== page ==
Starbucks’ delivery rollout didn’t take long to go national. The company announced July 23 it plans to make the service available “throughout the U.S.” in early 2020 through an agreement with Uber Eats. This comes after an 11-market rollout Starbucks said “demonstrated successful operational integration and received positive customer response to an effortless high-quality experience consistent with the Starbucks brand.”

“We are driven to create new and unique digital experiences that are meaningful, valuable and convenient for our customers,” Roz Brewer, group president and chief operating officer for Starbucks, said in a statement. “Partnering with Uber Eats helps us take another step toward bringing Starbucks to customers wherever they are.”

Starbucks Delivery started last September with a South Florida pilot that covered more than 100 restaurants in the Miami-Dade and Broward counties. By late January, Starbucks expanded to six additional U.S. cities, beginning with San Francisco and then moving to Boston, Chicago, Los Angeles, New York, and Washington, D.C. Starbucks said nearly a quarter of its U.S. company-operated stores, or roughly 2,000 or so, were on board by Q2 of fiscal 2019 (March).

The company did not say Tuesday whether the rollout would include franchise as well as corporate locations, and how many were involved exactly. It only noted that it would spread nationwide. There were 17,710 North America restaurants in April (about 15,000 of those are stateside and 9,496 are company run).

Starbucks said in tests that it “saw strong demand, including repeat business throughout the day and positive feedback from customers.” It reported earlier that delivery orders returned average checks about two-and-half to three times higher than traditional in-store results (low-to-mid teens checks as opposed to the typical $5 order).

The company added Tuesday that, by partnering with Uber Eats, the company can leverage the expertise of the largest global delivery service outside of China “while extending the potential customer base beyond those who currently include Starbucks as part of their morning or afternoon routines.”

In addition to simply offering delivery, Starbucks said the agreement allows the parties to collaborate on innovation and technology integration. They will work together on packaging, in-store operations, and a quick-to-door delivery window.

“Our customers are huge Starbucks fans and love being able to get their favorite items delivered with Uber Eats speed,” Jason Droege, vice president of UberEverything, said in a statement. “We’re excited to expand our partnership across the United States to make ordering their favorite coffee and breakfast sandwich as easy as requesting a ride.”

Delivery will broaden Starbucks’ convenience initiatives. Starbucks Delivers is available via the Uber Eats mobile app. Customers can follow orders within the mobile platform and track progress and location of the courier.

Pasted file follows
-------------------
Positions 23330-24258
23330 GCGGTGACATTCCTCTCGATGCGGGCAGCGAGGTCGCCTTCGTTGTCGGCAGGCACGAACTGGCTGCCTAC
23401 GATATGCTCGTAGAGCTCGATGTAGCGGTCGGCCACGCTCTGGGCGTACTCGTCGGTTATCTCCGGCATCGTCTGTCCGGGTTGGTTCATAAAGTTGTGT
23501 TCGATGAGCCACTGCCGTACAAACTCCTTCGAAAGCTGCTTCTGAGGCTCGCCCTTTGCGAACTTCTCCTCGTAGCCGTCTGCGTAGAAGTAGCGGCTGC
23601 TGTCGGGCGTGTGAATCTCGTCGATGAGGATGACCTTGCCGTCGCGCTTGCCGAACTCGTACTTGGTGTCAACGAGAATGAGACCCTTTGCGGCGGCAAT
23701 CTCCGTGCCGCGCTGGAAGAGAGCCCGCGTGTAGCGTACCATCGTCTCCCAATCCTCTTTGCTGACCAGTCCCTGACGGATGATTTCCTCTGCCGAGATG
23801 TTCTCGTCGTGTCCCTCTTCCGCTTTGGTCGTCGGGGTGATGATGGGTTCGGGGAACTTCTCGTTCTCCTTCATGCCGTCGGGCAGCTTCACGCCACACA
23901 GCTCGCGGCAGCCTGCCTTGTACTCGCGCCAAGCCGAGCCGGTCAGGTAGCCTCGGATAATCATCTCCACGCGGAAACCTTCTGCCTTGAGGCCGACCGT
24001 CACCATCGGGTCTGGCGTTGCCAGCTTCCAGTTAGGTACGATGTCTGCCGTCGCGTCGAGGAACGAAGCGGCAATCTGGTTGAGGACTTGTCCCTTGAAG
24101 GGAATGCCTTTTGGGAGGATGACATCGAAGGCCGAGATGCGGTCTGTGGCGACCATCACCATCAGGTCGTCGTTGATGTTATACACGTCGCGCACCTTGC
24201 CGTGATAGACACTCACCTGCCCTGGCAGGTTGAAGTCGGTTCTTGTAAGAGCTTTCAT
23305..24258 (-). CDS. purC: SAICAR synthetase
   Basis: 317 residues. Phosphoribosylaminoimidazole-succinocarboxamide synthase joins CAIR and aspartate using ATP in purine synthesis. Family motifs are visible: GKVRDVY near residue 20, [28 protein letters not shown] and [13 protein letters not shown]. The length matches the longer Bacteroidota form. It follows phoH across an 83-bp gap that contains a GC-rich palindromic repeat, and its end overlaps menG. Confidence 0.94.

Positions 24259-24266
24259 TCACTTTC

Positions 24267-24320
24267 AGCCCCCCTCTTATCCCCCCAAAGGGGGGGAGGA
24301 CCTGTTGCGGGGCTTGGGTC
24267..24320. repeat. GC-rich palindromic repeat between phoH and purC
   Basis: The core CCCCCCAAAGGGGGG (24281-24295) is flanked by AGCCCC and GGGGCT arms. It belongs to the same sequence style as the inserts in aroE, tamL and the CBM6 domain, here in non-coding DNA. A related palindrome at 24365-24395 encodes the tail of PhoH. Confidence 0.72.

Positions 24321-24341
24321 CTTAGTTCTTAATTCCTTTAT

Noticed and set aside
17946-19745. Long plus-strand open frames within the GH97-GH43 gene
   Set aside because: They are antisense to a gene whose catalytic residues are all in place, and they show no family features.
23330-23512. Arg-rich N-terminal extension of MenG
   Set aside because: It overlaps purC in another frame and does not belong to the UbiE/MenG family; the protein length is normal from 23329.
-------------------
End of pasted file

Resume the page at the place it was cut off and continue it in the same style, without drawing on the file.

Starbucks said it has developed packaging to help ensure the quality of hot and cold menu items. About 95 percent of core menu items are available for delivery.

Per an earlier article in, deliveries were taking less than 30 minutes from the time the order was placed in tests. The option to order Starbucks was showing up on the app only if the store was close enough to meet that goal, J.P. Restrepo, general manager for Uber Eats in Florida, said at the time. In beta testing, Uber Eats said the most popular order was the caramel Frappuccino.

Starbucks’ delivery efforts in China are already rolling. As part of a partnership with Alibaba, Starbucks has worked with, China’s leading on-demand food delivery platform with 3 million registered delivery riders, to bring the experience to market.

The company now offers delivery service in 11 of its global markets and expects to test other delivery pilots in other countries this year, it said.

Brewer said previously that via delivery Starbucks unlocked the ability to bring product to customers “for those times when they’re not able to come to us.” In 2018, the U.S. online food delivery market was estimated to be a $17 billion category and is projected to grow to $24 billion by 2023, according to the 2019 eServices Report 2019.

The chain is coming off a second quarter where same-store sales climbed 4 percent in the U.S. versus the prior-year period. Much of the credit went to a retooled menu that drove afternoon transactions and pushed up check. Traffic was flat. Starbucks’ p.m. performance improved for the third consecutive quarter and was its best result in the past three years. Globally, Starbucks’ comps lifted 3 percent, including 3 percent in China.

Starbucks reports third-quarter earnings on July 25.

Fast Food, Story, Technology, Starbucks